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This is my homework question, so I don't want straightforward answer of-course! I just don't understand how to write "probability of making overall profit?"

This is from st petersburg paradox, I'm trying to calculate after how many games this profit should be more than .5

Exact que: Suppose you play instead the following game: At the beginning of each game you pay an entry fee of $F. A coin is tossed until a head appears, counting n = the number of tosses it took to see the first head. Your reward is 2^n. After about how many games (estimate) the probability of making a profit overall is bigger than 50%

If someone can help me how to start, like is it calculating expected value of "something" or Defining this probability, that would be great!

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2 Answers 2

Expected profit $E[\pi]$ is the expected payout of the game $E[X]$ minus the entry cost $F$. $$E[\pi] = E[X] - F $$

It doesn't matter how many times you play the game, the expectation will not change. And you will notice that the expected payout of the game diverges, going to infinity.

$$E[X] = \sum_{n=1}^\infty p_n * 2^n = \sum_{n=1}^\infty (1/2)^n * 2^n = \sum_{n=1}^\infty 1 = \infty $$

where $p_n$ is the probability the the nth flip being heads while the others are tails. So, you should on average expect an infinite profit for any finite entry cost F.

EDIT:

To find out the probability of being profitable (without regard to the magnitude of that profit), we could compute the following.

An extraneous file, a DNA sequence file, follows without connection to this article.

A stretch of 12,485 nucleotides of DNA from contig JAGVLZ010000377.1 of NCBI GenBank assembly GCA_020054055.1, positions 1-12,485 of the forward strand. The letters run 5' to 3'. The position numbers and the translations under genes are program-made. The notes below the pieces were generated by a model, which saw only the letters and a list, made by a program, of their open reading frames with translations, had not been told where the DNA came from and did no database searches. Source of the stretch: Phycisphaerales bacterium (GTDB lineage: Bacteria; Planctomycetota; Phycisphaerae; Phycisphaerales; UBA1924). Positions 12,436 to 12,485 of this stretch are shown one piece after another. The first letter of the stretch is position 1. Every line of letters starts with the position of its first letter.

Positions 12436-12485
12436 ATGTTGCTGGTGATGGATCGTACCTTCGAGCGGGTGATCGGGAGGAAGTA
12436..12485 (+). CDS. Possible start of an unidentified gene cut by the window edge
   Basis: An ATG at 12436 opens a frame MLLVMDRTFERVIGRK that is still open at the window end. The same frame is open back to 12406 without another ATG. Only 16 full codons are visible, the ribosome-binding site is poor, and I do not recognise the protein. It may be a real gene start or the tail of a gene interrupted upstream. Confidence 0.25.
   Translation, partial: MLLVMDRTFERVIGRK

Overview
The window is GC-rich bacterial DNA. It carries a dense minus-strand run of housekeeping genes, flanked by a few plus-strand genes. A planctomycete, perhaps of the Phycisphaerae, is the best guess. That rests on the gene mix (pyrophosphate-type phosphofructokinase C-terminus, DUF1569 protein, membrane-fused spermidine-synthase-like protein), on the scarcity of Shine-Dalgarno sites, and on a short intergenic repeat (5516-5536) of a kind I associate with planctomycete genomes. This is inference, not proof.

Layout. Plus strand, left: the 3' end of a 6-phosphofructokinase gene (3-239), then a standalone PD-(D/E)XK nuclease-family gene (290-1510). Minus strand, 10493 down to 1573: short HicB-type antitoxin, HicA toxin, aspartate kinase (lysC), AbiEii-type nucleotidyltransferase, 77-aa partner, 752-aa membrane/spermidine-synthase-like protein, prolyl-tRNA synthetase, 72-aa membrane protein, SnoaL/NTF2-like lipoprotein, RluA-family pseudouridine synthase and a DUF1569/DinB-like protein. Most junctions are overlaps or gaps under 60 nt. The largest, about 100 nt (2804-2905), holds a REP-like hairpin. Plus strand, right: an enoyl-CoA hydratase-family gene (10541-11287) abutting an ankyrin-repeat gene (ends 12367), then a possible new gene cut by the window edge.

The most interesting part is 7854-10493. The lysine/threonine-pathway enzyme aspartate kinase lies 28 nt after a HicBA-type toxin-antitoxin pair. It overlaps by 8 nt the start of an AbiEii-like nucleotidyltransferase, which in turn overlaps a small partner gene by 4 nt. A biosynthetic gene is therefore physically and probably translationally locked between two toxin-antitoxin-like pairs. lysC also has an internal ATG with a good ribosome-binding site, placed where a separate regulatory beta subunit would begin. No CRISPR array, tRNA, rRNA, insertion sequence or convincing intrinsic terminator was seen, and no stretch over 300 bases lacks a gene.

Choose $ N > \frac{\log F}{\log 2}$. This will give $ F < 2^N $. This is the profitability condition. Then, to find the overall probability that any one game would fall in this state, we compute

$$P_f = \sum_{n=N}^\infty p_n = \sum_{n=N}^\infty (1/2)^n = 1 - \sum_{n=1}^{N-1} (1/2)^n$$

, where $P_f$ is the probability of a game resulting in a profit.

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But we are asked the number of plays, not the expected profit from one play. If $F$ is $10$, say, we will lose money most of the time, but if we play long enough we will hit a big enough win to come out ahead. How long is the question. –  Ross Millikan Feb 27 '13 at 17:47
    
but each time I play game I have to pay entry fee F right? so my expected value will be 2^n - F*n where n is nth game –  code muncher Feb 27 '13 at 17:49
    
@RossMillikan yeah agree ... –  code muncher Feb 27 '13 at 17:49
    
how I think is find n such that 2^n - n * F > 1.5 * n * F. But I don't know how to use probability thingy here! –  code muncher Feb 27 '13 at 17:51
    
@codemuncher: no your expected value, whether from one game or many is infinite, as jmbejara shows. –  Ross Millikan Feb 27 '13 at 17:54

You have $\frac 12$ chance of winning $1-F, \frac 14$ chance of winning $2-F, \frac 18$ chance of $4-F, \ldots \frac 1{2^n}$ chance of $2^{N-1}-F$

For small $F$ it is easy. For $F \lt 1$ we win every time. For $1 \lt F \lt 1.5$ we win in one game if the first flip is tails, $\frac 12$ chance and in two games unless both end in one flip, so with chance $\frac 34$. For $F$ a little over $2$ we need two tails in the first game, so only win with probability $\frac 14$ For two games we need two tails in either game, so win with probability $\frac 7{16}$ For three games we either need a set of three tails or a set of two and a single one. We only lose if the numbers of tails are $(2,0,0),(1,1,1),(1,1,0),(1,0,0),(0,0,0)$ in any order. These chances are $\frac 3{32},\frac 1{64}, \frac 3{32}, \frac 3{16},\frac 18$, for a total chance to lose of $\frac {33}{64}$. I haven't checked, but it looks like the chance of winning goes over $50\%$ at four games.

As $F$ grows it gets harder. Let's say $F=3$ and we are going to play $6$ games. That costs $18$ to play, so we win if we get one game at $16$, two games at $8$, one at $8$ and two at $4$ and so on. This will be a mess to compute. I think I will make a computer model.

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